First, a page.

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Three Essays in Microeconomic Decision Making: Experimental and Empirical Studies
AuthorSafford, Amanda Harker
AdvisorPingle, Mark A.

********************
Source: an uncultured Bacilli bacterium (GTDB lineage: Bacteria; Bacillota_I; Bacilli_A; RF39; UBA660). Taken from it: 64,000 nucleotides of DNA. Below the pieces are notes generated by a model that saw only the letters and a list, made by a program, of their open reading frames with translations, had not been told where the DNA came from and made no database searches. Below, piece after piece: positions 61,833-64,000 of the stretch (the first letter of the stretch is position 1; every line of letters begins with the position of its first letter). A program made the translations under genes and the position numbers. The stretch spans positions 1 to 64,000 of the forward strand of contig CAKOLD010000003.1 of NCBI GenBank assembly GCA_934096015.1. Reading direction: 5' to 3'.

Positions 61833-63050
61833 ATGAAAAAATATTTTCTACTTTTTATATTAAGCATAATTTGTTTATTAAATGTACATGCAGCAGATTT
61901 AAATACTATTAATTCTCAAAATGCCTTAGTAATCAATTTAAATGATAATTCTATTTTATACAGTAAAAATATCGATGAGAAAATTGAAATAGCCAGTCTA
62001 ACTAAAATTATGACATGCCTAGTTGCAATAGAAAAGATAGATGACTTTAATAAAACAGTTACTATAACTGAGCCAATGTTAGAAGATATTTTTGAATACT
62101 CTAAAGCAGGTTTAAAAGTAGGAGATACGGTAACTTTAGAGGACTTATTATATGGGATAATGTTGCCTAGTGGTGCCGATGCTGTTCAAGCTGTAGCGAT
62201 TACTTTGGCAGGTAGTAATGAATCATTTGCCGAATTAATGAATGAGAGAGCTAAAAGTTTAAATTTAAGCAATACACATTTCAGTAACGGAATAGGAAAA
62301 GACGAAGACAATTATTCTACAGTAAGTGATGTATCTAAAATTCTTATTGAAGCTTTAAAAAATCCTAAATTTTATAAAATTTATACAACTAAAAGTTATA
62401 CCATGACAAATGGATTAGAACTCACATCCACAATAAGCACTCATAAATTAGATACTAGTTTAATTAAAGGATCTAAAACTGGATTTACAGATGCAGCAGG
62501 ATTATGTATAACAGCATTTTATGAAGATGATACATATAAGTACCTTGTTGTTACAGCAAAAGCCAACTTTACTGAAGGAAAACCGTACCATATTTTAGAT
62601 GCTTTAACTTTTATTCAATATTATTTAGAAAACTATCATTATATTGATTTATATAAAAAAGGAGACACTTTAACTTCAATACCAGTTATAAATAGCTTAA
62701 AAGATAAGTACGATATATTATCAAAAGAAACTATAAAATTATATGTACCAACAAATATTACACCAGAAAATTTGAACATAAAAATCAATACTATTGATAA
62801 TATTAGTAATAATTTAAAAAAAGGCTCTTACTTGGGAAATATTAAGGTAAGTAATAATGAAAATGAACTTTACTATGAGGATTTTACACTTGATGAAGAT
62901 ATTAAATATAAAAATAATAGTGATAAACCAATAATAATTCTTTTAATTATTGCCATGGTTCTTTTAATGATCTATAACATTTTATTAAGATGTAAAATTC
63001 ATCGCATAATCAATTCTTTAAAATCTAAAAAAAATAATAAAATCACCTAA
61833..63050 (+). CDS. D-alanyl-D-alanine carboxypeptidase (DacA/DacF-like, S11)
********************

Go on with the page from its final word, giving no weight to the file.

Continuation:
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Chapter 1 - Does experiencing a Crash make all the difference? An Experiment on the Depression Babies HypothesisThe depression babies hypothesis holds that people who grew up in the depression take fewer financial risks because of the negative returns experienced. This experiment tests this hypothesis and finds that subjects who experience a great crash hold, on average, 6% less of their assets in stocks than subjects who did not experience the crash, after controlling for gender, employment status, and financial literacy. Our results suggest that subjects who experience a significant market crash have lower and more volatile beliefs of future stock returns, and it is the change in beliefs, rather than an increase in risk aversion, that is driving behavior. Further, we find that experiencing a crash causes a significant difference in the overall belief distributions between the two groups, with the depression babies cohort holding more realistic beliefs about future stock market returns.Chapter 2 - The Influence of Social Comparisons on Risk Taking: An Asset Allocation ExperimentSocial comparison research has shown that individuals compare themselves to others in a number of domains, which can alter risk appetite and risk aversion. This set of experiments aims to test how social comparisons influence risk taking in a financial domain. We study the effect of providing three types of performance information to subjects: 1) their ranking and performance compared to a group of peers; 2) the decisions and performance of a group expert; and 3) the performance of a portfolio with a 100% allocation to stocks. We find that as the comparison standard increased, subjects' systematically allocated a higher percentage of the portfolio to a risky (stock) investment compared to a control group. Chapter 3 - Big Data for Small Businesses: Using Econometric and Machine Learning Techniques to Predict Restaurant RevenueAs the ability of businesses to capture, store and analyze data has increased, there has been a large increase in the use of data to inform decision making. Recent research has advocated an interdisciplinary approach to data modeling and analysis. We use both econometric and machine learning data analysis techniques to build a model of revenue for a small chain of restaurants in the Reno area. Benefits and drawbacks of both methods are discussed. This paper then looks at how using small business data may improve current revenue forecasting methods at the local government level.